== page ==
Can a Loud Noise Be Dangerous to Birds?

Lous noises can startle your bird.
Lous noises can startle your bird. (Image: Photodisc/Photodisc/Getty Images)

While birds enjoy communicating with one another in loud, even screeching tones, sudden, unexpected shrill or sharp sounds can frighten them as well. In fact, prolonged exposure to excessive noise, or even regular bursts of sound, can have a potentially negative impact on your pet bird’s health.

Sources of Loud Noise

A variety of loud noises have the potential to scare your bird. For example, if your bird cage is in your living room and you regularly watch loud police dramas that include exchanges of gunfire, the staccato sounds from the TV can cause the bird stress and agitation. If you have children who regularly shout or play with the bird by sneaking up on it, scaring it or blasting it with loud toys, this too can potentially traumatize your pet.

Possible Health Issues

While sudden and unexpected noise can startle and shock a pet bird, it's more likely that constant exposure to repeated, sustained loud noises will stress your bird to a point it develops secondary health problems. For example, a bird that lives in a child's bedroom and is constantly subjected to loud music and a barrage of sounds from video games may begin stress plucking its feathers, as well as refusing to eat, which can compromise its immune system. This type of stress, built up over time, can result in chronic health problems.

How to Reduce Noise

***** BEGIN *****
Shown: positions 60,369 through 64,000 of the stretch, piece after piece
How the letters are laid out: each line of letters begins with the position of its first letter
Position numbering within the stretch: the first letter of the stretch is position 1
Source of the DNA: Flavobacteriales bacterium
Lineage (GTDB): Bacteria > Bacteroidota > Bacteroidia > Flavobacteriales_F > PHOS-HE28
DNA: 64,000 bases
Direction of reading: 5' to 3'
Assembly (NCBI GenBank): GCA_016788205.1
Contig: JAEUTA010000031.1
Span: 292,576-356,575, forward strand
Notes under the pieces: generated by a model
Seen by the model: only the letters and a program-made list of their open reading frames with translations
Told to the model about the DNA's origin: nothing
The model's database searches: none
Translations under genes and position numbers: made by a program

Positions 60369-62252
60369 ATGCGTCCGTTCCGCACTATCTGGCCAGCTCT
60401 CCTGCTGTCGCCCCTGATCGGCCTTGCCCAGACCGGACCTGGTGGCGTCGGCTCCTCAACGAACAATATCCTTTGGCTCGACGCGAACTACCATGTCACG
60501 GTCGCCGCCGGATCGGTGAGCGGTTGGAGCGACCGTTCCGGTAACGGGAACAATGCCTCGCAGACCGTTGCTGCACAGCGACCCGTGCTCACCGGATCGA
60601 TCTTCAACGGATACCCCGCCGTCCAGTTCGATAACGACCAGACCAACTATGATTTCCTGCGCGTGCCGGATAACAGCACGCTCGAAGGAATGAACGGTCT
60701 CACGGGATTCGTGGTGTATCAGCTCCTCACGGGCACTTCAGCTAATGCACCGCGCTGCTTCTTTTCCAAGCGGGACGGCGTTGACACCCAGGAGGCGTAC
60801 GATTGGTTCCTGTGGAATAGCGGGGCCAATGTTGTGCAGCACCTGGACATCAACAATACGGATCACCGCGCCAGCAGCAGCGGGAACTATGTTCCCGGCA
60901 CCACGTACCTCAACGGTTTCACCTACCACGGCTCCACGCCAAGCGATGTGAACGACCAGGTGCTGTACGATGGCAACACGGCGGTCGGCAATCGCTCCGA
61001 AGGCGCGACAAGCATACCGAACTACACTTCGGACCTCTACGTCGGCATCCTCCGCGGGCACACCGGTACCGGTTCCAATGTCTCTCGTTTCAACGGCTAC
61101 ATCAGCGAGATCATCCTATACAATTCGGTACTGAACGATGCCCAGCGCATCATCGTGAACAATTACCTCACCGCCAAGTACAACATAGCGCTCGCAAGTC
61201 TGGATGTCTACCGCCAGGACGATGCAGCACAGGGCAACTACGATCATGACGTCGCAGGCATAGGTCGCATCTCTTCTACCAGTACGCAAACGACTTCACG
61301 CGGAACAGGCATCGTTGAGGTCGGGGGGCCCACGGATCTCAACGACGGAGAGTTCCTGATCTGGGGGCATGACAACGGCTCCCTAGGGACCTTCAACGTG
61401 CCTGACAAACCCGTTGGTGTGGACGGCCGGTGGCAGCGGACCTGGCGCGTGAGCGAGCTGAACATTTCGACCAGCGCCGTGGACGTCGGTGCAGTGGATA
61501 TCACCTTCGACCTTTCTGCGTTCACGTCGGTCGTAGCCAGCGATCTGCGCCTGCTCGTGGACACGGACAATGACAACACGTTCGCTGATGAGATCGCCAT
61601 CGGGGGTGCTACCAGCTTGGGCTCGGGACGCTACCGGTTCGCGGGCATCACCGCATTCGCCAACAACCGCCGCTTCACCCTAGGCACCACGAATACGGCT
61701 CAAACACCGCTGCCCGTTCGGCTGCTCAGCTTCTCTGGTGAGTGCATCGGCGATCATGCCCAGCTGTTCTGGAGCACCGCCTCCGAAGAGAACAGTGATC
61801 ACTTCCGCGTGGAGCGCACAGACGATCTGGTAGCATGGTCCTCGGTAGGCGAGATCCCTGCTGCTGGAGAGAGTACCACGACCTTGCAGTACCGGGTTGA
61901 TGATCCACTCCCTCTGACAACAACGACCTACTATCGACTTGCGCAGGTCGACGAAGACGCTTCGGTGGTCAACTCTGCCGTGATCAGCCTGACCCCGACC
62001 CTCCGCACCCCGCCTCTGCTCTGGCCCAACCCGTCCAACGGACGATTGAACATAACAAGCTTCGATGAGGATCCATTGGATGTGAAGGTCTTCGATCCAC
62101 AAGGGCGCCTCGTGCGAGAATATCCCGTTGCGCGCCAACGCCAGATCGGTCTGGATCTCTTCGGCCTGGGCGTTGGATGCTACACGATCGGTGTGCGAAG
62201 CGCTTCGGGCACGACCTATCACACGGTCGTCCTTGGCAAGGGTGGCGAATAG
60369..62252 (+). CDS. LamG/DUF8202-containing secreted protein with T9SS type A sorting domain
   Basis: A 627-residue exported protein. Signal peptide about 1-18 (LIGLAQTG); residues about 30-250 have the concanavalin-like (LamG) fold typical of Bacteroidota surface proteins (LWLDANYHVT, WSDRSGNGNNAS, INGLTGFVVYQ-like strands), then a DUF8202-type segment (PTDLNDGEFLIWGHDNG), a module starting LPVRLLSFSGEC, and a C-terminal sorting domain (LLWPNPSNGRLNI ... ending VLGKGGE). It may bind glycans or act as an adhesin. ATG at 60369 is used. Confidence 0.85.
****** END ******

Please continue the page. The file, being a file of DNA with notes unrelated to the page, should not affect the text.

Keep your bird in a location in your home where it's unlikely to be subjected to loud or startling sounds. This may be an out-of-the way bedroom or an alcove. You may also opt to invest in a heavy-duty cage cover that can help reduce noise so you can protect your bird if you live in an overly loud household. You can also make an effort to move your bird’s cage to a new location if you're going to have a party or significantly louder-than-normal activity or movement that could scare your bird.

Adaptation to Household Sounds

Birds are social creatures and they enjoy interaction with their human companions. They also can be kept company with a radio or television playing at low volume in the background. Don't try to eliminate sounds from your bird’s life altogether or he won't become well socialized. Rather, make an effort to interact with your bird regularly and acclimate him to common household activity while shielding him from more exuberant bursts of sound.

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